Davenport Woman says Granddaughter Stuck with Hypodermic at Scho - News and Weather For The Quad Cities -

Davenport Woman says Granddaughter Stuck with Hypodermic at School

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        A needle is found in a Davenport classroom, and a student says she was stabbed. That student's family is trying to get answers. And so are we. How does something like this happen? And what happens next?
         "I was just blown away with it," Blown away, Doreen Draughn says, that something like this could happen at school. She says her granddaughter was stabbed with a hypodermic needle at Madison Elementary by a first grade classmate. "I said what is inside your hand," NeiyShawn Sidney tells us. "He showed me, and then he said show me your thumb."  Grandmother Doreen Draughn says, "She held out her thumb, and that's when he stabbed her." "It hurted," Sidney says.
          But her grandmother says what happened next was even harder to take.  She says she sat down with the head nurse, "I was told, it looks clean, that's what she said." And Draughn says, she sat down with the principal too. "He said, well Doreen, there's nothing else I can do about it. We don't know where the needle came from."
         District representatives now say the student found the needle on his walk to school. and told them he only pretended to poke three kids. The incident report filled out that day says "it's possible" the first grader was stuck. Two weeks later, you can't see any mark, but NeiyShawn sidney says it happened.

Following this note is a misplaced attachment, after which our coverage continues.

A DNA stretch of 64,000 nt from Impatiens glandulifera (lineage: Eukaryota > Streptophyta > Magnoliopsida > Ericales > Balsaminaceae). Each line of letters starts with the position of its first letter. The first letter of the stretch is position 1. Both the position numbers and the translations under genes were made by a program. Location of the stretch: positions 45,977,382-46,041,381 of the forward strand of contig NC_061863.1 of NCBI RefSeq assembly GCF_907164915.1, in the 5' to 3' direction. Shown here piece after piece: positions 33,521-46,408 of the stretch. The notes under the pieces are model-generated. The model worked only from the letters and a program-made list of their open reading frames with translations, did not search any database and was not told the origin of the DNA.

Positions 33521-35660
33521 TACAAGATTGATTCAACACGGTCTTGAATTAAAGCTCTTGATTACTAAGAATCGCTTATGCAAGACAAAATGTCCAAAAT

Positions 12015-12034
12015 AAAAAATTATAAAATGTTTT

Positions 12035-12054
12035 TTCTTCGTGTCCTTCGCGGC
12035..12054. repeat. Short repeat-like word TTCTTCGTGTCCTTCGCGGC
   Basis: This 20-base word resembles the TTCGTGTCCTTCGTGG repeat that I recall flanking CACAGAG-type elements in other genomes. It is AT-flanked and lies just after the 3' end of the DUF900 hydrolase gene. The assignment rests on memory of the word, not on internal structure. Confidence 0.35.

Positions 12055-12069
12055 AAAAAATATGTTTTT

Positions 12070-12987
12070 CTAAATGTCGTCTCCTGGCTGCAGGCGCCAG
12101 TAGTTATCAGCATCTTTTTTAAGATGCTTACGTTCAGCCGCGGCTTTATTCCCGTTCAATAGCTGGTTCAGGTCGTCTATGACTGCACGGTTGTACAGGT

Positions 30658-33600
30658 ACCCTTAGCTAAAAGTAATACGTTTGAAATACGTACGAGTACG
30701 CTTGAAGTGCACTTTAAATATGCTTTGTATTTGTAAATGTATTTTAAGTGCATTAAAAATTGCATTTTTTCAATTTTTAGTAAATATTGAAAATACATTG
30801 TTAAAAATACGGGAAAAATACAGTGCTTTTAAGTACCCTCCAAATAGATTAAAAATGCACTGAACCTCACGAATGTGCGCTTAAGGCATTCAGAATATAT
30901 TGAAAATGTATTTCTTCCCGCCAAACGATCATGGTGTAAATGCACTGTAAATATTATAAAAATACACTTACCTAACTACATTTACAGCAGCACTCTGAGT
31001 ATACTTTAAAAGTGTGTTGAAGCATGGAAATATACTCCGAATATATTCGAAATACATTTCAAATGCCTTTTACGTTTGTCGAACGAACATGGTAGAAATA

No one disputes there was a syringe at school. No one from the District was available to talk with us on camera, but reps say they take this "extremely seriously". They immediately washed the little girl's hand with soap and water, and talked to parents and guardians, suggesting all three students see their doctors. They tell us the needle is now secured in a bio-hazard bag and locked in a secure location. As of Monday, it had not been tested. No word on why not. Or how the boy was able to bring it into a classroom.
       Meantime, Draughn says she's concerned about Hepatitis C, Meningitis and HIV. She says she needs answers.  "You get the bullying you hear about, you hear about the guns and knives, not everyday you hear about needles."  But we expect to be hearing more in the coming days.
      Draughn says she took her granddaughter to a family doctor who drew blood, and wants her to come back in the next several months.  And we do know the student who brought the syringe to school has been disciplined. District representatives are not saying how.
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